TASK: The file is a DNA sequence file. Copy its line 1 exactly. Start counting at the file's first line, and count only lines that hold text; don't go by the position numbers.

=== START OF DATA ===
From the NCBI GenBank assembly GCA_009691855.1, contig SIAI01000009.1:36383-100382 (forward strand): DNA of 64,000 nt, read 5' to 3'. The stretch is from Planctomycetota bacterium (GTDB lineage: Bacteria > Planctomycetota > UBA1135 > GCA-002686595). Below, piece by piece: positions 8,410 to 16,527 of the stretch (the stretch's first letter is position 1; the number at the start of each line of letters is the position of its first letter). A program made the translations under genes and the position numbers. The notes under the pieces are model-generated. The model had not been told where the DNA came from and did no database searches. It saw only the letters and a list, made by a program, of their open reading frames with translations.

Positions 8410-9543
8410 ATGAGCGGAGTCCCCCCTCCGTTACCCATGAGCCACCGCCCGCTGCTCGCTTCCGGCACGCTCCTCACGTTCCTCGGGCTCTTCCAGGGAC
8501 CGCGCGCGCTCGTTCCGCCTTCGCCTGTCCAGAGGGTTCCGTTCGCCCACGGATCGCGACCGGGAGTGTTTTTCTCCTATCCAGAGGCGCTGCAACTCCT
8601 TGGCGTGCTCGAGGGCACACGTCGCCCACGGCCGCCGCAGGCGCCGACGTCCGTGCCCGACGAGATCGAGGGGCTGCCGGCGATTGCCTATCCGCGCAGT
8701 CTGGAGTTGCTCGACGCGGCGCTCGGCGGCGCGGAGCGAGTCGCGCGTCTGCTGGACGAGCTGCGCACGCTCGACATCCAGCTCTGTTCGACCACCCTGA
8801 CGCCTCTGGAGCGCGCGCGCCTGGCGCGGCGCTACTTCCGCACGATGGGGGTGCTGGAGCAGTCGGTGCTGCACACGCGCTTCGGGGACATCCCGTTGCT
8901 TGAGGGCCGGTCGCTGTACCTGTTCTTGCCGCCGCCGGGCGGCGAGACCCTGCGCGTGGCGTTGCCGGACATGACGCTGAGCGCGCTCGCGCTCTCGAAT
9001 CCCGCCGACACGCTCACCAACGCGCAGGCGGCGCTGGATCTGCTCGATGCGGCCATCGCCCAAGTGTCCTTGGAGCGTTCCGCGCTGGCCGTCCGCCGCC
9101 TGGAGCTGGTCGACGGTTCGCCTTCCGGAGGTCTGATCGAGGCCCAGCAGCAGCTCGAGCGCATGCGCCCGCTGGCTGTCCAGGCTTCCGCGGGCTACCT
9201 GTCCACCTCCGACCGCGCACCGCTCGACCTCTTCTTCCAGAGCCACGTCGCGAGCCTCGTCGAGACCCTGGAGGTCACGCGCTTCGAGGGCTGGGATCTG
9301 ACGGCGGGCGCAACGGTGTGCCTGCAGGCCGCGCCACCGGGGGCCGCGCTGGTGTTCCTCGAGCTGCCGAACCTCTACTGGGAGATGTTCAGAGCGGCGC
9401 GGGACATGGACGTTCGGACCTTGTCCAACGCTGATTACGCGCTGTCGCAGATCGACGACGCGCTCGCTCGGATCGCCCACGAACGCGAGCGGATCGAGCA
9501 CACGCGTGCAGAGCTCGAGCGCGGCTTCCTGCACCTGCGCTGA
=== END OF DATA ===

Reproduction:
From the NCBI GenBank assembly GCA_009691855.1, contig SIAI01000009.1:36383-100382 (forward strand): DNA of 64,000 nt, read 5' to 3'. The stretch is from Planctomycetota bacterium (GTDB lineage: Bacteria > Planctomycetota > UBA1135 > GCA-002686595). Below, piece by piece: positions 8,410 to 16,527 of the stretch (the stretch's first letter is position 1; the number at the start of each line of letters is the position of its first letter). A program made the translations under genes and the position numbers. The notes under the pieces are model-generated. The model had not been told where the DNA came from and did no database searches. It saw only the letters and a list, made by a program, of their open reading frames with translations.